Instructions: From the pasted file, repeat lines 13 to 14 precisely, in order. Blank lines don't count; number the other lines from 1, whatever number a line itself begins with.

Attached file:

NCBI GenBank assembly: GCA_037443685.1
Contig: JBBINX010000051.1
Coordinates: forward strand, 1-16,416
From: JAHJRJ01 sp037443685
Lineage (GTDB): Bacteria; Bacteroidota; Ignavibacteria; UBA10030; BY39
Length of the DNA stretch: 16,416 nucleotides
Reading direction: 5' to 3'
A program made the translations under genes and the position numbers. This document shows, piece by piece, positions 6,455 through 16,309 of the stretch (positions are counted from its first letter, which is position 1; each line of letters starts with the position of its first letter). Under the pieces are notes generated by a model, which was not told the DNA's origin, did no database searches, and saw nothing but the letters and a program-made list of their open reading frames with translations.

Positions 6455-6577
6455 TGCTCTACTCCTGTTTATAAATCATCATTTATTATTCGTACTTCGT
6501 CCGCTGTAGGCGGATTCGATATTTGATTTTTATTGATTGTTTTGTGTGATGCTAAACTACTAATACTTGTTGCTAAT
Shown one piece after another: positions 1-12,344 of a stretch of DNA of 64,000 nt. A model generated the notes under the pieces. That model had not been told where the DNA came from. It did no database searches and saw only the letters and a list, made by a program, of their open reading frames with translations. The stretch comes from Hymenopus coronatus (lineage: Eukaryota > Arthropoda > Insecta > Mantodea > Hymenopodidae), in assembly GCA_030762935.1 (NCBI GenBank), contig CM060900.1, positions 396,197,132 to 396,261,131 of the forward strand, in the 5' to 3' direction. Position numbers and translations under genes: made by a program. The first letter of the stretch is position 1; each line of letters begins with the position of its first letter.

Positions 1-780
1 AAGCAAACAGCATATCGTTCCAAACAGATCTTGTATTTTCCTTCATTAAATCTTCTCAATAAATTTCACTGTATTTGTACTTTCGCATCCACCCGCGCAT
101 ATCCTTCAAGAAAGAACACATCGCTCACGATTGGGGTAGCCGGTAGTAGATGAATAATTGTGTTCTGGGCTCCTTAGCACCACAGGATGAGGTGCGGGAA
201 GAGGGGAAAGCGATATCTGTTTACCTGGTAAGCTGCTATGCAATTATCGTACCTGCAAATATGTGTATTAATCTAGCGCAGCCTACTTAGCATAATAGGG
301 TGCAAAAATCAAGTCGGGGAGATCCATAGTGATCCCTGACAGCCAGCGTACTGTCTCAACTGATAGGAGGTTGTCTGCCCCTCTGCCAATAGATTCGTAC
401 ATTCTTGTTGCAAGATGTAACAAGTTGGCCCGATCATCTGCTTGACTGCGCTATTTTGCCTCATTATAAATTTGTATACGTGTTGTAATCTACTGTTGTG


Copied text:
Positions 1-780
1 AAGCAAACAGCATATCGTTCCAAACAGATCTTGTATTTTCCTTCATTAAATCTTCTCAATAAATTTCACTGTATTTGTACTTTCGCATCCACCCGCGCAT